Cosmic Rays Could Cause Mars Voyagers to Develop “Space Brain”

No, that’s not a superpower.

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If you’ve been pinching your pennies in the hopes of buying a ticket to Mars sometime in your life, well, slow your roll. As it turns out, Mars-bound astronauts could wind up with a case of “space brain”—and that’s even scarier than the 1950’s sci-fi connotations it brings to mind.

According to scientists at the University of California-Irvine, the amount of cosmic radiation and charged protons that astronauts could be exposed to on a long journey through interplanetary space—say, on one of SpaceX’s excursions to Mars—could cause neurological problems such as impaired cognition and judgement, New Atlas reports. On top of that, the bath of high-energy rays and particles could also lead to a higher risk of cancer and impaired immune systems among deep-space travelers.

To test how humans traveling to Mars might be affected by the deluge of energy, the UC-Irvine team used the particle accelerator at New York’s Brookhaven Laboratory to simulate cosmic radiation, then exposed rats to it at similar levels to those people would experience on an interplanetary trek. The rats, the researchers found, suffered severe neurological damage, resulting in impaired memory and ability to learn. The rats also became less able to recover from traumatic memories, a trait known as “fear extinction.”

The symptoms of “space brain,” UC-Irvine’s Dr. Charles Limoli told UCI News, would manifest much like dementia in the first few months after leaving Earth. Astronauts, he said, would begin to lose their memory, their ability to multitask, begin suffering from increased anxiety, and make increasingly poor decisions—not exactly the ideal traits for people tasked with operating an interplanetary space ship.

Astronauts on the International Space Station also have to deal with rays from space; during an average six-month stay, a space station resident is exposed to roughly the same amount of radiation as someone undergoing radiation therapy, or one of the survivors of the Hiroshima or Nagasaki bombings. But while ISS residents are not protected by the atmosphere, they are shielded by Earth’s magnetic field, the powerful invisible force field created by Earth’s spinning iron core that deflects much of the sun’s nastiest energy.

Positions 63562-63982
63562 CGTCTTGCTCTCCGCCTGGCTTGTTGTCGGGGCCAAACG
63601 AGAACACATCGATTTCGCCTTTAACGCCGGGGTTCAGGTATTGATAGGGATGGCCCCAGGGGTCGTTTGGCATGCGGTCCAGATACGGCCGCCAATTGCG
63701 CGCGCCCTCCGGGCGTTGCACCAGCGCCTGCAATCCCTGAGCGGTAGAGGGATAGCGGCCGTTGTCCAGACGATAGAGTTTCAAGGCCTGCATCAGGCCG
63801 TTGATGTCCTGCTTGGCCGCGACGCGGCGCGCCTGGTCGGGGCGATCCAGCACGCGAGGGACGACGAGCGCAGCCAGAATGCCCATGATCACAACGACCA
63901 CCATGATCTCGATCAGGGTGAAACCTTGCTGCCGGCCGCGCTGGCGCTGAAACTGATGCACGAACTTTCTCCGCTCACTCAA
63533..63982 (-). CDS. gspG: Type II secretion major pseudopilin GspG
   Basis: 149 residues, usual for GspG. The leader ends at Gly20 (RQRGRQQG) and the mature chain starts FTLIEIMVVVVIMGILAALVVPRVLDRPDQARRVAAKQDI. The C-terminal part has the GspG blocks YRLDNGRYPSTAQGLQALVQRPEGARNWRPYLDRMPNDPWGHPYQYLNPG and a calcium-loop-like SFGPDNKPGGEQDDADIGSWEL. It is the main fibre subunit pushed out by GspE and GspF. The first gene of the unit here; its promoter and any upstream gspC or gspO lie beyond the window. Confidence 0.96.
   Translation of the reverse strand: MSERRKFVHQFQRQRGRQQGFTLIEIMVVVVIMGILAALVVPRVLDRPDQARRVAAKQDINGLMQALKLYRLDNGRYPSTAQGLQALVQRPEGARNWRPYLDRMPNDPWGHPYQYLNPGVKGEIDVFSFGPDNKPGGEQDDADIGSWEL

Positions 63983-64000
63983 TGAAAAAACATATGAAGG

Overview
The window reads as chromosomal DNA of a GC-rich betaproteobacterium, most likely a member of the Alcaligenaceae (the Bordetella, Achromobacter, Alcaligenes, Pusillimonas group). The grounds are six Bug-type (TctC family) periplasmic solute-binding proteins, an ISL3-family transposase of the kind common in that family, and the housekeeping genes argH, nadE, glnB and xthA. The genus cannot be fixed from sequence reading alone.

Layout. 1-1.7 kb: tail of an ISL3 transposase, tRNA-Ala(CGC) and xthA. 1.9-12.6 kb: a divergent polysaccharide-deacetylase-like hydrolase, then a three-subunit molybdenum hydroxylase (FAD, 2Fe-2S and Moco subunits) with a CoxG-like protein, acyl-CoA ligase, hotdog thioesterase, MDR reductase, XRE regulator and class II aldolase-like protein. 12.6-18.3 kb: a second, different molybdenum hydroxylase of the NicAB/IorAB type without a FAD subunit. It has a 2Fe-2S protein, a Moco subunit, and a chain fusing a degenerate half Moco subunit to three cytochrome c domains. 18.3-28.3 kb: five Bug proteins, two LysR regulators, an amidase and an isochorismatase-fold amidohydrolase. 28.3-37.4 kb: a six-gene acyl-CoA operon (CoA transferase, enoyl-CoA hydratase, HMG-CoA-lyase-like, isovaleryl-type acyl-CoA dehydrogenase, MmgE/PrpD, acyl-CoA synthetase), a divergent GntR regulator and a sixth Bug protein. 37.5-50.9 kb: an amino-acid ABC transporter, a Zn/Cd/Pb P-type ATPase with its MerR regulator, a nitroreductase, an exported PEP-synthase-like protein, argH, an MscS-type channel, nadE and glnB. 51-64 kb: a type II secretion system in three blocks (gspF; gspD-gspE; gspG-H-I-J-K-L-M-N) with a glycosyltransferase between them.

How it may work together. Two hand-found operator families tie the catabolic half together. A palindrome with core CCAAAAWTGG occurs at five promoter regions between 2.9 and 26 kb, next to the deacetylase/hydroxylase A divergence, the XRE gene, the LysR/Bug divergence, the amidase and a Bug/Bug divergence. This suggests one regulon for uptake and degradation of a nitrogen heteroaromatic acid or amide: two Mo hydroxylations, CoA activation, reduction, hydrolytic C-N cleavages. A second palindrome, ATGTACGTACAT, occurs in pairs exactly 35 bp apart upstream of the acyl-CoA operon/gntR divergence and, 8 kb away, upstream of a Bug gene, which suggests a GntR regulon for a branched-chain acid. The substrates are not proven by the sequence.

So why not just shield the hell out of a Mars-bound spaceship, then? Well, it’s not that simple. Shielding adds mass, which is the enemy of any spacecraft; additional cosmic armor means more fuel is needed to move the ship, which means a larger vessel, which means more money. Plus, under a constant barrage of cosmic rays, the shielding itself could be transformed into an subatomic spall of charged particles, blasting the interior of the ship.

NASA, for what it’s worth, is already looking into ways to shield astronauts on a multi-year trip to the Red Planet; the agency is exploring using means as high-tech as boron nanotubes and as low-tech as water to protect an interplanetary ship. One group of scientists has even proposed using the astronauts’ own poop to help protect them from the cosmic storms.

And hey, for all we know, Elon Musk is hard at work devising some sort of Star Trek-spec deflector shield for his future Mars ship.

P.S. Yes, that's a screen grab from the 2005 film Fantastic Four.